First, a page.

A CYCLING crash survivor has been reunited with the air ambulance service which came to his aid – and then saved the life of his late Mum who was hit by a bus in the centre of Stockton.
Robert Bryan, 49, from Norton, Stockton-on-Tees, was airlifted by the Great North Air Ambulance Service (GNAAS) on April 18, 2009, after falling from his mountain bike in Errington Wood, Redcar.
He was riding a route through the forest with his son, Gary, 24, and his nephew, Darran Ryan, 34, when he went up a 15ft ramp and fell from his bike, landing on rocks.
The fall left him with multiple serious injuries, including broken ribs, collapsed lungs and a cracked sternum. He later found that he had scarred his heart.
Gary Bryan, an electrician from Norton, said: “I witnessed my dad travelling through the air at about 10 to 12 feet, I was stunned and couldn’t believe what was going on.”
Robert was flown to James Cook University Hospital, Middlesbrough, where he received treatment before he was discharged one week later.
Robert, also an Electrician, said: “I remember laying in the middle of the forest unable to move. I thought I was dying. The air ambulance came down and treated me and got me to James Cook hospital in no time.
“At hospital my chest was drained as fluid kept on building up inside of me. I believe if I hadn’t have had that done, I would have died.”
On December 4, 2014, Robert’s mother, Dorothy Bryan, from Norton, was hit by a bus on Stockton-on-Tees High Street which prompted the GNAAS aircrew to attend the incident.
She sustained life-threatening injuries to her head, chest and pelvis.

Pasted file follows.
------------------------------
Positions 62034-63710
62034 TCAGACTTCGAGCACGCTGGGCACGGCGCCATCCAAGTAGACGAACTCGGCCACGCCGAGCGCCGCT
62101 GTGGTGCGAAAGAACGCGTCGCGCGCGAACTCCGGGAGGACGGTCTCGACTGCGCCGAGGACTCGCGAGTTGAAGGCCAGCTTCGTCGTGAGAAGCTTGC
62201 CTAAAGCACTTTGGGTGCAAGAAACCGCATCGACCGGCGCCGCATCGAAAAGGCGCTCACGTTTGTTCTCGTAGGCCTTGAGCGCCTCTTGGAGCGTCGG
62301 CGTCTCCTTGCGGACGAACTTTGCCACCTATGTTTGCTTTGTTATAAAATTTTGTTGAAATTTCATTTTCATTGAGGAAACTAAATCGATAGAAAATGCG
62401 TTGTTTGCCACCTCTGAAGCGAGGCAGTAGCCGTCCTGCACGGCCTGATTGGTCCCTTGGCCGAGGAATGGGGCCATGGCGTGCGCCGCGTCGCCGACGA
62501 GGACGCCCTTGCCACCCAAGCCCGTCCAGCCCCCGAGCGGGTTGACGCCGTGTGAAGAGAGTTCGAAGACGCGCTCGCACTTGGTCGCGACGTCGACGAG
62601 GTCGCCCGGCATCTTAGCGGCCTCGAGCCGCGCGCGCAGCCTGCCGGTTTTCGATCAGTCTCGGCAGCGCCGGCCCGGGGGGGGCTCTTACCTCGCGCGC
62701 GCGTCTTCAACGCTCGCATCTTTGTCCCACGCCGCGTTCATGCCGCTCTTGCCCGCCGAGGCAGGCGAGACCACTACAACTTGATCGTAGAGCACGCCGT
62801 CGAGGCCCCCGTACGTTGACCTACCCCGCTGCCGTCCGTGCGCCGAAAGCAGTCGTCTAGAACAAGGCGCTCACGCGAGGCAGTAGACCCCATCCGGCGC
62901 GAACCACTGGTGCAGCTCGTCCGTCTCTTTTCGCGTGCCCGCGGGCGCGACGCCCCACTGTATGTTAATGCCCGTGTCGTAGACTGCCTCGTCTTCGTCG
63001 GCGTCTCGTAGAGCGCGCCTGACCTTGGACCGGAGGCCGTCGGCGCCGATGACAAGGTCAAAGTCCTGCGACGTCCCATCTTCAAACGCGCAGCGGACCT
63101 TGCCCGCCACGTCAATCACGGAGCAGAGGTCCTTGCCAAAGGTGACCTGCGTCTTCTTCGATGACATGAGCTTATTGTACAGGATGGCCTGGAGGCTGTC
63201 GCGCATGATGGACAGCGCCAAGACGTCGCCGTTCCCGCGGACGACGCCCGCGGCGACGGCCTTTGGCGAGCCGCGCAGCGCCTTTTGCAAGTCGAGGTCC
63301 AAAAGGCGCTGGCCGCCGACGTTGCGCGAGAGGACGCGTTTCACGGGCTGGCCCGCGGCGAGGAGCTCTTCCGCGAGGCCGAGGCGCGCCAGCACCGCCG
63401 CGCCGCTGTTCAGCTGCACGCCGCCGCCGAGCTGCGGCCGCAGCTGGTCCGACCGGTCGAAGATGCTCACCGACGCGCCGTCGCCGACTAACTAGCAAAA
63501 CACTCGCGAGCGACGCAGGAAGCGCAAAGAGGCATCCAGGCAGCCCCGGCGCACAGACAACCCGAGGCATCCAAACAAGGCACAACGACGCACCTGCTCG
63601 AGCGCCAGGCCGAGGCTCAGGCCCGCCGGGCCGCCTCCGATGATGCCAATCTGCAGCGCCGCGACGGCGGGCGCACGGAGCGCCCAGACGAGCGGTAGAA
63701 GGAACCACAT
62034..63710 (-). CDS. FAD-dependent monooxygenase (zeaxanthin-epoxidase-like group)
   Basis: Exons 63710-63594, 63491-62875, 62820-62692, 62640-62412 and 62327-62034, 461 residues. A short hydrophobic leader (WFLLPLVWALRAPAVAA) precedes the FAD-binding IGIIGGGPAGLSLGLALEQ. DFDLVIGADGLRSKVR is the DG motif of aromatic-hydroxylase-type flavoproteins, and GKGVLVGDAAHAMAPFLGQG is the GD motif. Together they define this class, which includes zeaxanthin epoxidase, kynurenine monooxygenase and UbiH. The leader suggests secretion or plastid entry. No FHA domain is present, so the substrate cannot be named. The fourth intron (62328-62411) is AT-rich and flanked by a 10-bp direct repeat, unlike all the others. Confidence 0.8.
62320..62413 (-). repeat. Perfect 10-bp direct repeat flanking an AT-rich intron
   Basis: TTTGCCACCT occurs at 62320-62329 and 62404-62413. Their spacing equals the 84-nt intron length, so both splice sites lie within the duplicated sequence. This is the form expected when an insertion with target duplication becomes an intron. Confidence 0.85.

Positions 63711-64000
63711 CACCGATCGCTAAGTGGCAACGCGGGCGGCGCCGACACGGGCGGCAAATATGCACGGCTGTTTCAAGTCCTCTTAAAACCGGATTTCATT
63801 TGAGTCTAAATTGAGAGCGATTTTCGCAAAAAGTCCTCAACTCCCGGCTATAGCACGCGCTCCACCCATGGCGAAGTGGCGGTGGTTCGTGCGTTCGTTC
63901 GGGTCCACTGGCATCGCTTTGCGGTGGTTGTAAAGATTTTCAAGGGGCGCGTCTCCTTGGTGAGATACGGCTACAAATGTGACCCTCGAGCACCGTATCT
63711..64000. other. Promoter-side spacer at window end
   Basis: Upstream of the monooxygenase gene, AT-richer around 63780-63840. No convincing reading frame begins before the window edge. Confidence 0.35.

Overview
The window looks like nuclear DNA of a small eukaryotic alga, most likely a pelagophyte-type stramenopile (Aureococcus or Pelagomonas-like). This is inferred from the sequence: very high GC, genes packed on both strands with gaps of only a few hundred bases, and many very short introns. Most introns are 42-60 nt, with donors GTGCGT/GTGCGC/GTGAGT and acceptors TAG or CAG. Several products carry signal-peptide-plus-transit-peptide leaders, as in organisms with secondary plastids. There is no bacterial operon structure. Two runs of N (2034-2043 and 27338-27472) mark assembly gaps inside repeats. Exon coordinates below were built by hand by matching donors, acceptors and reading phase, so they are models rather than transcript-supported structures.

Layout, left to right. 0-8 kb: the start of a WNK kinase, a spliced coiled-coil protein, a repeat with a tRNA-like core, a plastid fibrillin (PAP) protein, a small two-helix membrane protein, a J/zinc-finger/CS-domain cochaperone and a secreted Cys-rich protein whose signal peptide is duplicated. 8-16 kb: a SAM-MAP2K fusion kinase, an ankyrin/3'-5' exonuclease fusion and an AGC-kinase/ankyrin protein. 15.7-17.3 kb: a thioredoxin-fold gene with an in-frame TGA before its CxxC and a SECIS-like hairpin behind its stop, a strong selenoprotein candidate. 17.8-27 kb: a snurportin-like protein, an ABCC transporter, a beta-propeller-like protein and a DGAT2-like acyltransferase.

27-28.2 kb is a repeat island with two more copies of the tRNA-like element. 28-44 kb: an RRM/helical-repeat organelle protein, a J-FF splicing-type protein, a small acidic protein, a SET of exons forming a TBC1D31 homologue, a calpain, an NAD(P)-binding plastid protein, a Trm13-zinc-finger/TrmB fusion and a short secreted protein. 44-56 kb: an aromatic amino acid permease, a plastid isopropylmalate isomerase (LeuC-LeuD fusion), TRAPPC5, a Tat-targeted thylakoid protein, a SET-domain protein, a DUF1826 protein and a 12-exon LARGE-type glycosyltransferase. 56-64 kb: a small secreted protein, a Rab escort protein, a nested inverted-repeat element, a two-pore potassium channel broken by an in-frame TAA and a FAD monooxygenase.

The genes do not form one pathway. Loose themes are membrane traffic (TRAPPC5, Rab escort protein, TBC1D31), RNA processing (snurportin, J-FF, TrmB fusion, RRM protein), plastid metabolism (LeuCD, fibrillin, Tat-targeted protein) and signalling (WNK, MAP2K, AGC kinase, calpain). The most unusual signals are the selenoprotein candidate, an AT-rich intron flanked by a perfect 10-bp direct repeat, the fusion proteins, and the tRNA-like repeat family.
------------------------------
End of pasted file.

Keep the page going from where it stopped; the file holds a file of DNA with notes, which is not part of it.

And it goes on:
Robert said: “It was the worst thing in my life when I got the phone call about her accident.
“All that was going through my head was that I didn’t want her to die on the High Street, she didn’t deserve that.”
Dorothy was taken to hospital by road and received treatment from the GNAAS crew en-route. She spent three months in hospital before being discharged in February but sadly died one week later after suffering a heart attack and a stroke.
Robert said: “My mother was an absolute character. Everyone you spoke to knew her.”
Robert’s daughter, Emily Bryan, 20, said: “When I found out that she had died, I burst into tears and just felt totally heartbroken.
“I thank GNAAS so much, they gave me and my family more time with my loved ones. My dad would have died if it wasn’t for them.”
Robert visited the GNAAS airbase at Durham Tees Valley Airport to meet GNAAS paramedic, Andy Mawson, who treated his mother.
He said: “When I saw Andy I felt a little bit choked up, I didn’t know whether to kiss him or shake his hand for all he has done for me and my family.”